Also, in October 2021 18 people died and a number were poisoned in another mass surrogate alcohol poisoning in Yekaterinburg and towns nearby. Two persons were arrested.[64]

In May-June 2023, at least 30 people died and 96 were poisoned in the Samara region by cider contaminated with methanol and ethyl butyrate. The contaminated alcohol had reportedly been stolen from a warehouse of the Russian Interior Ministry. Four people, including one police officer, were arrested.[65]


In 1998,[66] 43 people died after drinking Rakia which contained between 40-75% methanol per bottle. The case is commonly known as the "Zozovača affair".[67] There were also at least 13 people with permanent health consequences.[68]


Main article: Spanish Methanol Poisonings

In 1963, methanol was used in the preparation of bottled mixed alcohol drinks such as coffee liqueur. According official records, 51 died and 9 lost their sight, but according to newspapers there may have been thousands of victims, mainly in Galicia and the Canary Islands.[69][70]


Further information: 2011 Turkish Riviera mass alcohol poisoning


Main article: Waragi § Incidents

In April 2010, 80 people died from multiple organ dysfunction syndrome after drinking waragi adulterated with a high amount of methanol over a three-week period in Kabale District.[78][79][80] Many of the deaths were blamed on the reluctance of people to openly admit their relatives had been drinking it, allowing the abuse of the substance to continue.[79][80] When revelations came about houses were searched, with around 120 jerrycans uncovered.[80]

United States

In December 1963, a rash of 31 deaths in Philadelphia's homeless population was traced to a local store that knowingly sold Sterno to people for them to consume and get drunk.[81]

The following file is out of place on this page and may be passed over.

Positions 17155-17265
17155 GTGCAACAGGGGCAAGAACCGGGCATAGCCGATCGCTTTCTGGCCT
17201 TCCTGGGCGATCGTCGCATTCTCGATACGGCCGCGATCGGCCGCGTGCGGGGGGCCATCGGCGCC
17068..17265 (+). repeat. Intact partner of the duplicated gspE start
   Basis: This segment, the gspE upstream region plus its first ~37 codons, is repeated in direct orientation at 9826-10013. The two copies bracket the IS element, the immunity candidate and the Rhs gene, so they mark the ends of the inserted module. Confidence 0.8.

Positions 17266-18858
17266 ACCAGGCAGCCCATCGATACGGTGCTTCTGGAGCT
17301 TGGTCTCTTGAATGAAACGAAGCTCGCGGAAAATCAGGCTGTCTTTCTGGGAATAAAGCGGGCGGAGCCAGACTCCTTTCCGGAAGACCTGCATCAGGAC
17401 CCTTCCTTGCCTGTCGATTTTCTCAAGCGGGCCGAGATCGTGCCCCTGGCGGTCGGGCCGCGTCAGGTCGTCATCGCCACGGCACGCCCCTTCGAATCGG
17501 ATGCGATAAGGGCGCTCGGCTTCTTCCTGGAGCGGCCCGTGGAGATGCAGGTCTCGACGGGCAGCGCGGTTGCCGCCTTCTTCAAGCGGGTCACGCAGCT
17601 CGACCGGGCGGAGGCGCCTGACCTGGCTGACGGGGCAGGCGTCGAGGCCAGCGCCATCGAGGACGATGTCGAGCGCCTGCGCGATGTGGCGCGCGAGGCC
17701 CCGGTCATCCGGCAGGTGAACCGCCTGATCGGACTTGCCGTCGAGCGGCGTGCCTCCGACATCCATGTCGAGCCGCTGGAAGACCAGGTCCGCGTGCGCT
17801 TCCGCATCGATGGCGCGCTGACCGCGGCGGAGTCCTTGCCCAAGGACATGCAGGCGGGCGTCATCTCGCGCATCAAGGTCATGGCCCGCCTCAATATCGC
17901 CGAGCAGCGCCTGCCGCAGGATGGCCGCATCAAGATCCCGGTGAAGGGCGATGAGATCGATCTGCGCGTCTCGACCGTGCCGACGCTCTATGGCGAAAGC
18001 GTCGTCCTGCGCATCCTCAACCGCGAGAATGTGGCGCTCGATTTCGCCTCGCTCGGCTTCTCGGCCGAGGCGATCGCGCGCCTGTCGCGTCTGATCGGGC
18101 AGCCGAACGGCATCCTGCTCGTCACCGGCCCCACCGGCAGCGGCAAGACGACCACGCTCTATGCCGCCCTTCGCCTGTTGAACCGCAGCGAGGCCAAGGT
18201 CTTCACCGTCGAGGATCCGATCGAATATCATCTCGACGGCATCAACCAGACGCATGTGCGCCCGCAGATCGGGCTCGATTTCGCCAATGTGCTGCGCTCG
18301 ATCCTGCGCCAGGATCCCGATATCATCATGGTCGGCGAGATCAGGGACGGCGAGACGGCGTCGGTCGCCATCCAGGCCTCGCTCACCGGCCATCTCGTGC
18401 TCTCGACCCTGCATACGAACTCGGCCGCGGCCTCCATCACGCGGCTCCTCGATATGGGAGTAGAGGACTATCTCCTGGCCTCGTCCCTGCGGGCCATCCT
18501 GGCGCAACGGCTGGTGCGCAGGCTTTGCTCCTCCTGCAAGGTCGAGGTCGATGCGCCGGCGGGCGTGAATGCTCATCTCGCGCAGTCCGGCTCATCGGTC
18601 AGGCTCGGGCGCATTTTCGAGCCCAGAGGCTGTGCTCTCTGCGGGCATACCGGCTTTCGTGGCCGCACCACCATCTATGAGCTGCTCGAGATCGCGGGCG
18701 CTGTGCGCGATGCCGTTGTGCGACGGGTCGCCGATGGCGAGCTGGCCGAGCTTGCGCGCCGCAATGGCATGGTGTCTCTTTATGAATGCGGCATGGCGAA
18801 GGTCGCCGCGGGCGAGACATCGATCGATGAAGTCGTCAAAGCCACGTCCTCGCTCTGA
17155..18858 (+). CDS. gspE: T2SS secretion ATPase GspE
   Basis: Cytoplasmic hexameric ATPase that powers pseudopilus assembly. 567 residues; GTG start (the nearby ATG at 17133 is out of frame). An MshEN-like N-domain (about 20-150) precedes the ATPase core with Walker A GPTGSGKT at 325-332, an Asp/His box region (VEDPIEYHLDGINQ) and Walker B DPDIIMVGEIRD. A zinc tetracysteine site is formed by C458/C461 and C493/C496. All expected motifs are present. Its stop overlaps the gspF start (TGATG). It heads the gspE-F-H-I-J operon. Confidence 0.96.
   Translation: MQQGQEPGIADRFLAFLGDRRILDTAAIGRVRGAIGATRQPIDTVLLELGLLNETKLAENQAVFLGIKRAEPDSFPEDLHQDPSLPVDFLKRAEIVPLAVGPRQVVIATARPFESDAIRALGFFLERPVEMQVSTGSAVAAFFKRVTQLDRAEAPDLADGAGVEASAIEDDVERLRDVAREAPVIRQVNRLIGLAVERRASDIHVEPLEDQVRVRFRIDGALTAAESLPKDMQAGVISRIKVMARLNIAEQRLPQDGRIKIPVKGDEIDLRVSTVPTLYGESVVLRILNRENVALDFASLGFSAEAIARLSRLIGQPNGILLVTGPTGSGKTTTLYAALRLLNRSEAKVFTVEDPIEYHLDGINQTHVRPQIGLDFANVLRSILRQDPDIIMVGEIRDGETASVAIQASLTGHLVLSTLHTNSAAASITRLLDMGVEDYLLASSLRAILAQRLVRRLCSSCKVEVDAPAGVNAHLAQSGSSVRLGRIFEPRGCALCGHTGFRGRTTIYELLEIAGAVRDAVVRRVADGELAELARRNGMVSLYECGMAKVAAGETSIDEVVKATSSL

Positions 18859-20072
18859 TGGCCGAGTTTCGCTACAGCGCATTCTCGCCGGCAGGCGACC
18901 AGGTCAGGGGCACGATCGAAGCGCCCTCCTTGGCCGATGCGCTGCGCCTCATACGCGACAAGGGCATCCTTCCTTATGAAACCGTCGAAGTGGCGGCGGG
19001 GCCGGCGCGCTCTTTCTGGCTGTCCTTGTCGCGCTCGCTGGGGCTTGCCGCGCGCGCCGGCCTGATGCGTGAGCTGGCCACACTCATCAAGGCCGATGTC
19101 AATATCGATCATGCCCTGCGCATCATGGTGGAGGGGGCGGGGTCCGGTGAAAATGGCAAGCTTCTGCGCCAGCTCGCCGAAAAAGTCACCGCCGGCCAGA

In January 2016, consumption of a mixture of Mountain Dew and methanol, referred to as Dewshine, resulted in the reported deaths of two Tennessee high school students.[82] The methanol in this case was believed to come from racing fuel.[83][84]

In April 2018, a Massachusetts man died after ingesting alcohol that was contaminated with methanol. The product consumed was labeled "Ethanol Extraction 95% ethanol and 5% water". An FDA recall was issued and the company is no longer selling the product which was sold over the internet and shipped by the U.S. Postal Service.[85]


  1. ^ "Application to Include Fomepizole on the WHO Model List of Essential Medicines" (PDF). November 2012. p. 10.
  2. ^ a b Vale A (2007). "Methanol". Medicine. 35 (12): 633–4. doi:10.1016/j.mpmed.2007.09.014.
  3. ^ "Methanol Poisoning Overview". Antizol. Archived from the original on October 5, 2011. Retrieved April 10, 2011.
  4. ^ US EPA, ORD (March 15, 2013). "Integrated Risk Information System". US EPA.
  5. ^ "Man pleads not guilty following home brew tragedy". ABC News. 6 June 2016.
  6. ^ Williams, Gerald F.; Hatch, Fay J.; Bradley, Michael C. (1 December 1997). "Methanol poisoning: a review and case study of four patients from Central Australia". Australian Critical Care. 10 (4): 113–118. doi:10.1016/S1036-7314(97)70412-0. PMID 9708069.
  7. ^ "Folha de S.Paulo - Mortes na BA foram causadas por metanol - 12/03/1999". www1.folha.uol.com.br. Retrieved 2018-06-25.
  8. ^ Xinhua 49 Cambodians die, 318 hospitalized by home-made rice wine February 15, 2012
  9. ^ Deerwester, Jayme. "Costa Rica tainted alcohol death toll rises to 25; what you need to know about spotting it". USA TODAY.
  10. ^ "Pierwsze przypadki zatrucia metanolem na Słowacji" (in Polish). dziennik.pl. 17 September 2012. Retrieved 17 September 2012.
  11. ^ "S otravou metylalkoholem bojoval v nemocnici měsíc, nakonec zemřel" (in Czech). novinky.cz. 12 November 2012. Retrieved 12 November 2012.
  12. ^ "Metanol má 21. oběť, zemřela žena z Českého Těšína" (in Czech). Novinky.cz. 17 September 2012. Retrieved 17 September 2012.
  13. ^ "Cztery śmiertelne zatrucia metanolem w Polsce. Dwa przez czeski alkohol?" (in Polish). tvn24.pl. 17 September 2012. Retrieved 17 September 2012.
  14. ^ "122 salvadoreños mueren tras ingerir aguardiente adulterado con metanol". El País (in Spanish). 13 October 2000. Retrieved 2 July 2016.
  15. ^ "10 días sin alcohol -- Ley seca en El Salvador". La Nación (in Spanish). 13 October 2000. Retrieved 2 July 2016.